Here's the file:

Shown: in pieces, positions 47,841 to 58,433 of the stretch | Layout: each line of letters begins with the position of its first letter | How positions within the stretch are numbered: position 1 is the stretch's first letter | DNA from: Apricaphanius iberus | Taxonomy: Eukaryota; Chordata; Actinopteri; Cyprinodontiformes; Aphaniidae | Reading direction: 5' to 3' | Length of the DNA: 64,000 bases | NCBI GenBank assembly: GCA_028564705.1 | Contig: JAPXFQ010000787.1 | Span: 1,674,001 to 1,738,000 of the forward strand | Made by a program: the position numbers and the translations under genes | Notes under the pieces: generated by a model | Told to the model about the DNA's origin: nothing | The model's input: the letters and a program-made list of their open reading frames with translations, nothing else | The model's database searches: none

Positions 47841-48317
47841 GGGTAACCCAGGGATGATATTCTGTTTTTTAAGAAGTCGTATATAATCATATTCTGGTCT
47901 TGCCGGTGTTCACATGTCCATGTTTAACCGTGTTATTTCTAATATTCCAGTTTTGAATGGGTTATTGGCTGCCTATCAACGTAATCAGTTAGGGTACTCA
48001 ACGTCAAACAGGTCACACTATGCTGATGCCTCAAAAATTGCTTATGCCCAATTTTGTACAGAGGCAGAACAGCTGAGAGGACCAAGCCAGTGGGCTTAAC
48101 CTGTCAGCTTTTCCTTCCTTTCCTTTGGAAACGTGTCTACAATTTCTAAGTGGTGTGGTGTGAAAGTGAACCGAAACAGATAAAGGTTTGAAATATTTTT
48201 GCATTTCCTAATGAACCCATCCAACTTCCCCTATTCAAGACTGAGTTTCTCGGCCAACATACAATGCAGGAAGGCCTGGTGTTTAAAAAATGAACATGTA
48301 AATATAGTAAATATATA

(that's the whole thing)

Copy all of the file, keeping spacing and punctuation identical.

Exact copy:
Shown: in pieces, positions 47,841 to 58,433 of the stretch | Layout: each line of letters begins with the position of its first letter | How positions within the stretch are numbered: position 1 is the stretch's first letter | DNA from: Apricaphanius iberus | Taxonomy: Eukaryota; Chordata; Actinopteri; Cyprinodontiformes; Aphaniidae | Reading direction: 5' to 3' | Length of the DNA: 64,000 bases | NCBI GenBank assembly: GCA_028564705.1 | Contig: JAPXFQ010000787.1 | Span: 1,674,001 to 1,738,000 of the forward strand | Made by a program: the position numbers and the translations under genes | Notes under the pieces: generated by a model | Told to the model about the DNA's origin: nothing | The model's input: the letters and a program-made list of their open reading frames with translations, nothing else | The model's database searches: none

Positions 47841-48317
47841 GGGTAACCCAGGGATGATATTCTGTTTTTTAAGAAGTCGTATATAATCATATTCTGGTCT
47901 TGCCGGTGTTCACATGTCCATGTTTAACCGTGTTATTTCTAATATTCCAGTTTTGAATGGGTTATTGGCTGCCTATCAACGTAATCAGTTAGGGTACTCA
48001 ACGTCAAACAGGTCACACTATGCTGATGCCTCAAAAATTGCTTATGCCCAATTTTGTACAGAGGCAGAACAGCTGAGAGGACCAAGCCAGTGGGCTTAAC
48101 CTGTCAGCTTTTCCTTCCTTTCCTTTGGAAACGTGTCTACAATTTCTAAGTGGTGTGGTGTGAAAGTGAACCGAAACAGATAAAGGTTTGAAATATTTTT
48201 GCATTTCCTAATGAACCCATCCAACTTCCCCTATTCAAGACTGAGTTTCTCGGCCAACATACAATGCAGGAAGGCCTGGTGTTTAAAAAATGAACATGTA
48301 AATATAGTAAATATATA